And you know, there is something to say about the power of white socks even at the highest level in the country. When the First Cat under the Clinton era was named Socks, appropriately because of its white paws, I am sure it gave reassurance to millions of white sock lovers that wearing them is not that bad after all and that Europeans can sock it up!

War of the Worlds


7 Responses to “Frenchie and the Primal Fear of Colored Socks”

  1. MARC October 1, 2010 at 12:33 PM #

    Excellent subject…Well done with good argumentations !


  2. alexis October 2, 2010 at 12:14 AM #

    who knew FRenchie was such good and amusing writer. Love it. will buy socks when i’m there! promise.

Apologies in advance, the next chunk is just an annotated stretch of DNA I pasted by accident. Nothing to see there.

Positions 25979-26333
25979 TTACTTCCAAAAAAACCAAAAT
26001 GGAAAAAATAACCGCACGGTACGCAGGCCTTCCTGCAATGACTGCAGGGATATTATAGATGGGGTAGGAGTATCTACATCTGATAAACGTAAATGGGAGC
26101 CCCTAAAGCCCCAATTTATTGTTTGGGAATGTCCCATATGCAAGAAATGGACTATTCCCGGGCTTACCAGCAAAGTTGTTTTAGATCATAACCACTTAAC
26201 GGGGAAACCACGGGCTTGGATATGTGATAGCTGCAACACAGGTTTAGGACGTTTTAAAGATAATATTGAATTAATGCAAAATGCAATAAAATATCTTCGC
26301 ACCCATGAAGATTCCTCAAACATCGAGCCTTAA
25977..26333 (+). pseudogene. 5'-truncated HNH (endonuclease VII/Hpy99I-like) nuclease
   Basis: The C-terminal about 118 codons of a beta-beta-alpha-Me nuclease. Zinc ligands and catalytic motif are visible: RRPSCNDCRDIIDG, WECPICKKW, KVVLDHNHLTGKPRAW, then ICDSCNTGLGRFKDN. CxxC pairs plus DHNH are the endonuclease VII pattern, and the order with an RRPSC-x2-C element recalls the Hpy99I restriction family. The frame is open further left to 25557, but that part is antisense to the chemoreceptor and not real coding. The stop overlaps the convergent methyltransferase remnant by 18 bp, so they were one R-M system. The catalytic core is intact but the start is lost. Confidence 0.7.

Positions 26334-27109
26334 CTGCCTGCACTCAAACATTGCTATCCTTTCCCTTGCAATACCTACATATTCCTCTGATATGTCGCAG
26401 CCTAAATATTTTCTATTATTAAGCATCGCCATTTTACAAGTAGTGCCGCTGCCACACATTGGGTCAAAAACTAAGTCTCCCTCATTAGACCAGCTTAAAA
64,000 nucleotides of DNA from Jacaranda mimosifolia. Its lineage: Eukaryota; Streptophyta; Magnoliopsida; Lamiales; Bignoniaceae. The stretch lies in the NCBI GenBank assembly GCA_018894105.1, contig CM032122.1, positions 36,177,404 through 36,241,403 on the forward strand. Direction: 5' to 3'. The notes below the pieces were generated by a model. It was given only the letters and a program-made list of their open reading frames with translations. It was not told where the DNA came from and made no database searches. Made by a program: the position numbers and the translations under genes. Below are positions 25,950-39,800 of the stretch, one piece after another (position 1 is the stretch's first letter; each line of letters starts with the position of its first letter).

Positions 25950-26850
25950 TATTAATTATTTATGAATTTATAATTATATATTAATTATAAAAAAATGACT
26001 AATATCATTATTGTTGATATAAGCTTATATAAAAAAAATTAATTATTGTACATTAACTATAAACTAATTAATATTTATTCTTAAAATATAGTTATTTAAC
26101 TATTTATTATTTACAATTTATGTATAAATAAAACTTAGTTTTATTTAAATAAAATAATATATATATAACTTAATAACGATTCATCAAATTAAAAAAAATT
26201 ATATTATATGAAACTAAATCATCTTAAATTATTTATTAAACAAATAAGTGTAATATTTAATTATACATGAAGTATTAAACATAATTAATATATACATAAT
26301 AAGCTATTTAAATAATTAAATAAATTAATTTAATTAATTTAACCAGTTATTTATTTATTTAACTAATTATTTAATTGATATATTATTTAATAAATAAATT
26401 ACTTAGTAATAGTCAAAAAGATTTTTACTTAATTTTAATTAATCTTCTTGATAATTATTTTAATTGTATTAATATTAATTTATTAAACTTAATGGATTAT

3. alexis October 2, 2010 at 12:14 AM #

    i am now officially subscribed!


  4. David January 14, 2011 at 1:54 AM #

    Too funny! And I have to admit, I am envious of your colorful sock collection.


  5. A*** May 18, 2011 at 4:55 AM #

    J’ai le souvenir d’un petit garçon français de quatre ou cinq ans qui demandait à sa Maman :”Est-ce que ces chaussettes sont bien assorties avec la couleur de mon pull…”


  6. Jim May 25, 2013 at 9:28 AM #

    Just this week we were entertaining business partners from England and I noticed one was wearing socks with big baby blue stars on them while another had multicolor stripes. The Americans… boring stockings.



  1. Frenchie and the 7 Link Project « Frenchie and the Yankee - August 23, 2011

    […] still really like the Primal Fear of Colored Socks post – the war between French colored socks and American white socks – and wouldn’t […]